Almost all of the graduate students in physics are supported through Graduate Teaching Fellowships (GTF). This includes a stipend for nine months and a tuition scholarship covering up to 10 credits per semester. Beginning graduate students are assigned to teach laboratory classes in the introductory physics courses. In later years, these students may continue to teach laboratory classes or recitations, but often are increasingly supported through research grants as they focus on thesis research. The department participates in the American Institute of Physics' comparison project, Grad School Shopper.
The Department of Physics at UVM offers a master of science degree in physics. In addition, the department participates in the Materials Science Program in which students can get either an M.S. or a Ph.D.
Graduate Degrees in Physics
Research within the department is broadly defined in three categories: Theoretical and Experimental Condensed Matter Physics, which includes dynamics of quantum systems with application to electronic, magnetic, optical, structural, and thermal properties of nanomaterials (eg. fullerene-derived solids and nanotubes); quantum many-body physics, superconductivity and superfluidity, electronic properties of graphene and its derivatives, strongly-correlated electronic systems and quantum magnetism, spintronics, optical properties and magnetism of thin films, organic semiconductors and nanostructures (professors: Clougherty, Del Maestro, Kotov, Headrick, Furis); Astrophysics, the use of radio astronomy to study pulsars (Professor: Rankin); and Biological Physics, which includes use of Atomic Force Microscopy to study DNA, lipid membranes, and viruses; studies of the application of ultrasound to biological systems; protein crystallography to study the shapes of proteins and how function follows form. (Professors: Vanegas, Wu, Yang)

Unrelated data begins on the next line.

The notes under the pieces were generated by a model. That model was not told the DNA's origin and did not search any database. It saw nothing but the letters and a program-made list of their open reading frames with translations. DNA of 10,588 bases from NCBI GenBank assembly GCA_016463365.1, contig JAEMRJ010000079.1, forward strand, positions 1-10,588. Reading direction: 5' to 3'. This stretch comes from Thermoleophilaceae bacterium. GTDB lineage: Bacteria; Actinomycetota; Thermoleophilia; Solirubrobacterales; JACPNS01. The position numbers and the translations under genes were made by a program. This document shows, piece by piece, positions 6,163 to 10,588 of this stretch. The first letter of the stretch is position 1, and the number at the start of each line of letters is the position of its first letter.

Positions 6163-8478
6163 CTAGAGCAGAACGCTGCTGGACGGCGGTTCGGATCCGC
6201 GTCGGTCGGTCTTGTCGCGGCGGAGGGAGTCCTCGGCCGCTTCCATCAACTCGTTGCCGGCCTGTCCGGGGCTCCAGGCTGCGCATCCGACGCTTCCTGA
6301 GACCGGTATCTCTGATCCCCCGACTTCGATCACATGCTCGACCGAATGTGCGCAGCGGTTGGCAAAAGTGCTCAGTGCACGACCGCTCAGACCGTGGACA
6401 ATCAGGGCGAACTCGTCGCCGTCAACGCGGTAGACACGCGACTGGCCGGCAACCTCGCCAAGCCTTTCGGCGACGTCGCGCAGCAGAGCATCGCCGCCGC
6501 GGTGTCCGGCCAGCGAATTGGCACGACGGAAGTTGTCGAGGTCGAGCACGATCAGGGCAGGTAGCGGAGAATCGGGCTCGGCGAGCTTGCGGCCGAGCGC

PhD Program in Physics
The Department of Physics offers research opportunities in theoretical and experimental condensed matter physics, astronomy and astrophysics, and soft condensed matter physics and biophysics. For the PhD, 75 credits are required including six core graduate courses: PHYS 301 Mathematical Physics, PHYS 311 Advanced Dynamics, PHYS 313 Electromagnetic Theory, PHYS 323 Contemporary Physics, PHYS 362 Quantum Mechanics II, PHYS 365 Statistical Mechanics. See a detailed description of the program requirements here.
Requirements for The M.S. Degree
This degree requires thirty credit hours of course work course work and thesis research for graduation. At least six of these, but no more than 15, must be master's thesis research credits. At least nine credit hours must be taken from 300-level courses, the remaining courses can be taken at the 200-level. At least 21 credit hours must be taken at UVM in order to satisfy residency requirements. At the start of their second semester at UVM, students are expected to sit for the written part of the Comprehensive Exam which covers classical mechanics, quantum mechanics, electricity and magnetism, statistical thermal physics, modern physics, and experimental physics. Students are given two opportunities to pass the comprehensive exam. In addition to the written portion, there is also an oral portion that consists of a Master's thesis proposal given after the start of a thesis research project.
Upon completion of the MS degree, students will be able to:
- Apply the laws of physics in classical mechanics, quantum mechanics, electrodynamics, and statistical mechanics at a level commensurate with current standards in physics.
- Demonstrate mastery of advanced physics within their chosen subfield (e.g. astronomy, condensed matter, biological, and engineering physics).
- Demonstrate fluency in comprehension of the primary research literature in their chosen subfield
- Conduct primary research literature searches in their chosen subfield.
- Complete an original, creative project that demonstrably advances human knowledge within their subfield.